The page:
On Wisconsin: Janesville police hope online map will shame repeat drunken drivers into sobriety

2013-01-20T10:45:00Z On Wisconsin: Janesville police hope online map will shame repeat drunken drivers into sobrietyBARRY ADAMS | Wisconsin State Journal | badams@madison.com | 608-252-6148 madison.com

JANESVILLE — Jerry Fuchs is sober and looking forward to September.

That’s when the retired General Motors worker will have his name, address and mug shot removed from a website created by the Janesville Police Department that maps city residents who have five or more drunken driving convictions.

Fuchs, 54, has seven convictions, has served a combined three years in jail and prison and wasn’t pleased to join 54 other city residents on the infamous interactive map launched in late 2010.

“People are going to think what they think,” Fuchs said last week. “I don’t think it does anything but smear my name around again.”

Police Chief David Moore has little sympathy for Fuchs and others who are represented by a blue dot on the Project Sober Streets map.

We live in a state where, in 2011, 225 of the 565 deaths on state roadways were alcohol-related, according to the state Department of Transportation. The breakdown for the 600 fatalities in 2012 will, if history is any indicator, likely result in similar numbers.

The Project Sober Streets program, which also lists the status of the offender’s driver’s license, is designed to identify problem offenders, encourage city residents to keep an eye out for those who shouldn’t be driving and create a shaming effect, which could be an effective deterrent for some offenders.

Moore acknowledges the map won’t stop drunken driving in his city but says it is one of the many tools his department uses to combat the deadly problem. City residents with five or more convictions but whose last conviction is more than five years old are removed from the map. Those who are incarcerated are also removed because they are not a threat to the community.

“We realize that a lot of these offenders live in anonymity in our community,” Moore said. “People didn’t know the depth of this problem and the sheer numbers of intoxicated drivers among us.”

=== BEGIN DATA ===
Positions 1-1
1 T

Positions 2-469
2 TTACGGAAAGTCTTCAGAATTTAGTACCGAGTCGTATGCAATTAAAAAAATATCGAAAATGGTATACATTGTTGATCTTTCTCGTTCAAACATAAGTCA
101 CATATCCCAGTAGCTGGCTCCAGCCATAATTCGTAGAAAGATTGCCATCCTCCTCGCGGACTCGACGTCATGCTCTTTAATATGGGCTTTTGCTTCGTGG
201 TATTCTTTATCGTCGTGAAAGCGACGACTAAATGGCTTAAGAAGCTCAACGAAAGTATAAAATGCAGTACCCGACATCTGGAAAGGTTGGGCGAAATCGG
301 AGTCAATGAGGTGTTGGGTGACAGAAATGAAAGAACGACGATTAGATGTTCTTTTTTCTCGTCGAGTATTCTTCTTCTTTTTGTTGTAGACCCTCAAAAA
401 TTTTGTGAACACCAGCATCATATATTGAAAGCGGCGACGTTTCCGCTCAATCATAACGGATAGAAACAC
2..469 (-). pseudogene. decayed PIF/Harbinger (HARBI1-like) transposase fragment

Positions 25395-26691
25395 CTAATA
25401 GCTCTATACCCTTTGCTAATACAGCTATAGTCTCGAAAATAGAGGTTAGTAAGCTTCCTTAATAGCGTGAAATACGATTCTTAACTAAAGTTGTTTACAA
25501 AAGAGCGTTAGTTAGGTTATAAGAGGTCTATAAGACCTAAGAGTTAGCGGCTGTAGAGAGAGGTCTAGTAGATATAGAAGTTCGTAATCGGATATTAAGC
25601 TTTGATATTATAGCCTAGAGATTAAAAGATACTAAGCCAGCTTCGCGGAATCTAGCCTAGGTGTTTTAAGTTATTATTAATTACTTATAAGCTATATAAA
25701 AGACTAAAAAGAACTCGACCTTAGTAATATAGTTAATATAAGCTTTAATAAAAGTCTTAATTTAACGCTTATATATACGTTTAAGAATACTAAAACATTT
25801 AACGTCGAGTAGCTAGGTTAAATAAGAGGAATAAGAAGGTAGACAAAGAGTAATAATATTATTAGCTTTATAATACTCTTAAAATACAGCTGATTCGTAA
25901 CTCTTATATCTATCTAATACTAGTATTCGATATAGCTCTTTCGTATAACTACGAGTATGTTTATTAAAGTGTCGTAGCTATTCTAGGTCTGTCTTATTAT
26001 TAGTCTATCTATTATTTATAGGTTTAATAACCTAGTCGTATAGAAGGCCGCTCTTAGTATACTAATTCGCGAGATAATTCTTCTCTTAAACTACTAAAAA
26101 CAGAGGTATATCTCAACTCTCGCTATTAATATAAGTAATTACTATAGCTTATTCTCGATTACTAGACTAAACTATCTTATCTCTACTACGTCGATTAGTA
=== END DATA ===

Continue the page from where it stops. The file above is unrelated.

Moore was also surprised when he first saw the numbers.

He and the project’s coordinator, Leslie Reid, initially requested data from the DOT for Rock County residents with four or more convictions. They thought they would get a few hundred driver’s license numbers and easily pick out the Janesville residents. The query resulted in 1,054 offenders.

They then narrowed their request to the city of Janesville, but the 391 offenders in the database would have been too overwhelming to manage. When the query went to five or more drunken driving convictions, they found 192. Of those,

74 had their last conviction within five years, but 19 were in jail or prison. That left 55 to research and map. It takes three to four weeks to update the map once a year.

“We didn’t want the project to focus on people that have corrected their actions, so that’s why we put the five-year limit in place,” Reid said. “We have to look up every single (driver’s license), get the

driving history and verify their address. We do the legwork to make sure we

have the most accurate (information)

possible before we put this out on a website.”

The map is believed to be the only one of its kind in the nation. The West Allis Police Department has a map that shows the location of liquor licenses and where drunken driving arrests have been made, but the map doesn’t provide as much detail on offenders. Neither the Janesville nor West Allis maps have the ability to show where the offenders drive on a regular basis.

But any map that shows convictions, whether it’s those offenders with one or 10, is showing only a fraction of the problem. The majority of drunken driving arrests in the state (there were 28,213 convictions in 2011) are first-time offenses, and many of those caught the first time have likely driven dozens of other times while intoxicated, said Nina Emerson, director of the Resource Center on Impaired Driving at UW-Madison.